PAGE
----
Wednesday, January 15, 2014


I was asked some time ago why I refer to black people as black people rather than African-American. I will explain my choice. And after all it is my choice.

When I last watched the Olympics, one of our intrepid “politically correct” announcers referred to an athlete from France, who incidentally was black, as an African-American athlete. I doubt to this day he has any idea of how stupid that was. Obviously, in his mind, he was being true to the correctness of the day. Wouldn’t he have been more correct to refer to the athlete as African-Frenchman? Had the athlete been from Peru, he would have to have been an African-Peruvian, using the vernacular of the day.

This has caused me to wonder at the whole idea of how we refer to different Americans and how they wish to be known. If one were black and didn’t want to be known as a negro, or a black, but preferred the hyphenated name, wouldn’t it make more sense to be called an African-North American? You know, continent to continent. French blacks would be called African-Europeans and Peruvian blacks would be known as African-South Americans.

Maybe, instead, Sudanese people who live here and are black should be known as Sudanese-Americans. Or Kenyan black people should be known as Kenyan-Americans. But what about the white people who come from Africa? I have a sister-in-law who, by today’s standards, should be called African-American. She was born in Morocco. She is not black but she did originate in Africa since Morocco is a country in Africa. Maybe she should be referred to as a Moroccan-American. Or maybe, just maybe, she and all others who choose to live in America and become Americans should be just referred to as Americans.  That’s all, just Americans. She was naturalized and became an American citizen. Not only does she speak English, she became a teacher of English. She is an American through and through.

The story goes that when Columbus encountered natives upon landing in the new world, he called them Indians, thinking he had landed in the Indies. That worked for many years until someone somewhere decided that was incorrect. They should be known by the hyphenated name, Native-Americans. Well now that’s a problem. You see, I too was born in America so am I also a Native-American? I have a double problem. I have American Indian heritage. There is Cherokee Indian in my bloodline. So am I a Native-American Native-American? You can see the dilemma I face. I think I am having an identity crisis.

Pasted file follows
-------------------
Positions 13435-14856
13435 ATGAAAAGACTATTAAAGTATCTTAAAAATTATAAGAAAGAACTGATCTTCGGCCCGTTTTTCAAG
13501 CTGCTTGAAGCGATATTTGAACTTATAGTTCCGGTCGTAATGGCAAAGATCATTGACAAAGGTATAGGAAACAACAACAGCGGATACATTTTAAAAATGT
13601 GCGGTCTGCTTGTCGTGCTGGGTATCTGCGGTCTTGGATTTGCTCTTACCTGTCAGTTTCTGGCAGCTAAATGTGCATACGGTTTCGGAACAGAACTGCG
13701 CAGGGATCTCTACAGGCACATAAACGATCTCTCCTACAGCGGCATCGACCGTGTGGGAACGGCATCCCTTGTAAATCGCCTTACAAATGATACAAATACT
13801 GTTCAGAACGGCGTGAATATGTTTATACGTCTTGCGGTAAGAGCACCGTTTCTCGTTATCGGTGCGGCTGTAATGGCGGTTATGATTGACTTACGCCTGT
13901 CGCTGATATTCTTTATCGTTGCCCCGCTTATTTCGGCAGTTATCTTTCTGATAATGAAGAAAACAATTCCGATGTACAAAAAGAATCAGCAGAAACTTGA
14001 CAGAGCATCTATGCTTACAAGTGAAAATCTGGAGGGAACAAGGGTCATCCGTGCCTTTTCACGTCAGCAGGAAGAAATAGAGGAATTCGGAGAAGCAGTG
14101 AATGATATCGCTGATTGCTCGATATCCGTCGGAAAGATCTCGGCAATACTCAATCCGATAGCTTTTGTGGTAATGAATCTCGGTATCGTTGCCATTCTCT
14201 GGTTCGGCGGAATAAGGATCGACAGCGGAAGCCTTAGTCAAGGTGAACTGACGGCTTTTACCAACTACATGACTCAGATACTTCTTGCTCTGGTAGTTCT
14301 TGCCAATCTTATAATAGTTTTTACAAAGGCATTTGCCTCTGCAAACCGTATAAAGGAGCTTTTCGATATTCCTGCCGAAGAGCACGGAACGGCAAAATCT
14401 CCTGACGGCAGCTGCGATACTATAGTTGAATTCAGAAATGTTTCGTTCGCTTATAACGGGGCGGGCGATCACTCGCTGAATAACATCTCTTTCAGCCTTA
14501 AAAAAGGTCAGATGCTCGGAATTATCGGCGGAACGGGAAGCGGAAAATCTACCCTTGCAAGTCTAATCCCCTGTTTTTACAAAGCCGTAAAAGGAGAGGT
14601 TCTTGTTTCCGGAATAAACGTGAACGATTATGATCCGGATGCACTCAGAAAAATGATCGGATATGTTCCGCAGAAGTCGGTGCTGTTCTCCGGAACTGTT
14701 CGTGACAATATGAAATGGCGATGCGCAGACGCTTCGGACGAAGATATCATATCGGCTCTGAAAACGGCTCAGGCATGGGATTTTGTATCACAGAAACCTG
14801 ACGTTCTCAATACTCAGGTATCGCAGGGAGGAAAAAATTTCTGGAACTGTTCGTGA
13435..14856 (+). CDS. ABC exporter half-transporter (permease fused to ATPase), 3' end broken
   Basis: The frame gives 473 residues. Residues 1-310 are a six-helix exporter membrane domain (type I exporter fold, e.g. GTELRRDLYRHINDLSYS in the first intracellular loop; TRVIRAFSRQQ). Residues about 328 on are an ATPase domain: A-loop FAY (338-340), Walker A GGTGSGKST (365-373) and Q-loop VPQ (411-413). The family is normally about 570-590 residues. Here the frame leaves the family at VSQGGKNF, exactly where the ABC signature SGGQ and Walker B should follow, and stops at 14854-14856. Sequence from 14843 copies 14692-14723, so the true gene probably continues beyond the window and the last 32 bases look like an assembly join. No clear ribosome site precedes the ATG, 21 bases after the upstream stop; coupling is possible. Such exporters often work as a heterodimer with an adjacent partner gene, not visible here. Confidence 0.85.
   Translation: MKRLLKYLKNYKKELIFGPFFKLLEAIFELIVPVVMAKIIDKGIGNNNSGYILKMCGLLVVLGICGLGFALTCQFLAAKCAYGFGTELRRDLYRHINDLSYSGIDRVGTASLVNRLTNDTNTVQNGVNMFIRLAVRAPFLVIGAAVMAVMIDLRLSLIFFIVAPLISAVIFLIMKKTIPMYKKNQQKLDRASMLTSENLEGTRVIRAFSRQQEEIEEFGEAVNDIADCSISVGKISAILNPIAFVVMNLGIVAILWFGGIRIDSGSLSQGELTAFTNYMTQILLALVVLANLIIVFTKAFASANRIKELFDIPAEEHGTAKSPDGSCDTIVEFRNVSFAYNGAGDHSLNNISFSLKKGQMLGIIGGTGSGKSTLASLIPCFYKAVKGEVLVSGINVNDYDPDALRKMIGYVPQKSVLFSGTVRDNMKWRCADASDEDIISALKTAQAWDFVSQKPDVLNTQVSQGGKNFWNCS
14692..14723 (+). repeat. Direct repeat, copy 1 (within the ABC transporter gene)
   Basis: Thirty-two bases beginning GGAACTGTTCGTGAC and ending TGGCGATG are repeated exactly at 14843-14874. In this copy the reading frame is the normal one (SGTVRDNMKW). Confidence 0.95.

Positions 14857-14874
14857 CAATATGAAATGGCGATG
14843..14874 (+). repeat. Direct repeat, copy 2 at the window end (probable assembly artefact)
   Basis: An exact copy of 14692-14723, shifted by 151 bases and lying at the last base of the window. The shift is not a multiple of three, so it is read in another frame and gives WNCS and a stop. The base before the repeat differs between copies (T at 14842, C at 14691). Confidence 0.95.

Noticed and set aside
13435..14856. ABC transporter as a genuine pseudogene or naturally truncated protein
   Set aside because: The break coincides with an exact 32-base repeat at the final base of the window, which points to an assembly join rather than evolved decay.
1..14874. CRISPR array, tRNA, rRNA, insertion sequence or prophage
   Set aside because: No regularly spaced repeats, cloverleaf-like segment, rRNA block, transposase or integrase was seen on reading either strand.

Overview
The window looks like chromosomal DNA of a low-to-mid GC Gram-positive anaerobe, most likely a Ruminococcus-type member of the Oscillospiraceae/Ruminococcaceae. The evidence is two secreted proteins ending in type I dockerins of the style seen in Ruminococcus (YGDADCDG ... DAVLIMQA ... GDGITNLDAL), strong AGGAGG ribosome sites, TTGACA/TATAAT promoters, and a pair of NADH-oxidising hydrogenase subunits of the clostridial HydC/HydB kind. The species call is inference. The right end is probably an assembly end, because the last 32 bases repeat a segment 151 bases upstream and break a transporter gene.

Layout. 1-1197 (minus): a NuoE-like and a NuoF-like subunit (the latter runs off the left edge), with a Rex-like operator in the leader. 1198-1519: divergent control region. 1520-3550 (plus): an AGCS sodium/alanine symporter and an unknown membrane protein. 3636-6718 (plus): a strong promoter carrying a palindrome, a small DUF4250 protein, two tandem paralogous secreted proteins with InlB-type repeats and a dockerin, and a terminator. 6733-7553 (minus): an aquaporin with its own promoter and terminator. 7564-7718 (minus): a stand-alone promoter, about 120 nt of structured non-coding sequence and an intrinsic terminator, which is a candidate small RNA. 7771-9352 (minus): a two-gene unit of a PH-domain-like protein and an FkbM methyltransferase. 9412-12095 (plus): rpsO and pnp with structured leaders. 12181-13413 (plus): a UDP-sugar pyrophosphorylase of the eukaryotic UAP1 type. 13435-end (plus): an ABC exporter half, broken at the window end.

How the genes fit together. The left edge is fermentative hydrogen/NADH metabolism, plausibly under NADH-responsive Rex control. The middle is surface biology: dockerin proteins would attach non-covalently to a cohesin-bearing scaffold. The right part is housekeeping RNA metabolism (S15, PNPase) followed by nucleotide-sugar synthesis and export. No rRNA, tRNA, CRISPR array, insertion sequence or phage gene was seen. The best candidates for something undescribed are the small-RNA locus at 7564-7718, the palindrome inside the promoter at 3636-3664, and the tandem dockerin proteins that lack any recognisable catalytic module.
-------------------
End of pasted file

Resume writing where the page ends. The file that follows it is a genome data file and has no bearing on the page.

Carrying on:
In the final analysis it doesn’t matter what you call yourself. Who you are is far more important than what you are. Where you are is far more important than where you are from. And where you are is in America.  I believe if you choose to live in America you should choose to be an American. You don’t need to hyphenate yourself. That only serves to divide us further. I don’t care where you came from, I only care about who you are. If you would prefer to be an African, then move to Africa. We won’t miss you. I am an overweight, aging, white, male. No politically correct name or identity will change that. To some each one of those identifying characteristics is bad. Oh well. I am what I am, and I am okay with that.

Ron Scarbro


Jwo- said...

Hahaha! I loved it...AMEN! I've never called a black an African-American. They're black, I'm white and the only African-American I can think of is Charleze Theron...oh wait, Ernie Els...other than that, I'm a dry hole. That was a well written piece, Ron. BTW, now that I've got a working laptop again.....I'm baaaaaaack...



CAB said...

I was born in Puerto Rico, and by grace of God I am a Republic of the UNITED STATES of “America” citizen (When in doubt open your passports and read what it says under “Nationality”). In Spanish we have a term for the group of people who live in the United States. They are called Estadounidenses! From Estados Unidos de America (Google Translate it). My generation in Puerto Rico does not call the people who lives in the United States, Americans, we call them Estadounidenses. Just like we call Canadians, Canadienses and Mexicans, Mejicanos. Only by recent generations the term Americanos have become popular amongst Puerto Ricans.
The question is, What is an American? I mean really? My wife who is Colombian, well is she an American? I think so! After all she was born in South “America”! How about Mexicans? It is North America! I mean by definition all the citizens of the American CONTINENT are by default Americans.
Not so funny fact, I was never exposed to racism on all my 21 years I lived in PR. Only until I moved to the US I experienced firsthand what racism is. I am by definition white, some of my friends think I am one of those Big Italian Guys (Forget about it!). But some of my cousins are black, my grandfather was a mestizo, and some of my best friends where I went to church where black, nevertheless we saw each other as Puerto Ricans, not African-Americans or White or Indians or what have you. And I remember them and our gatherings very dearly.
I think it is ridiculous that here in this country there is such a distinction and DIVISION amongst racial lines. Honestly more so from one side that from the other (not saying what side but I will leave you BET Network as a clue). It is disturbing to witness and sickening to feel. I wish that one side would put down the walls, and see that the other side is trying to work things out. I wish that in true Star Trek fashion there was a melding of cultures and an assimilation of races. But I think it will require divine intervention to see this come true.
Anyway it was a great article Ron, I enjoyed reading it.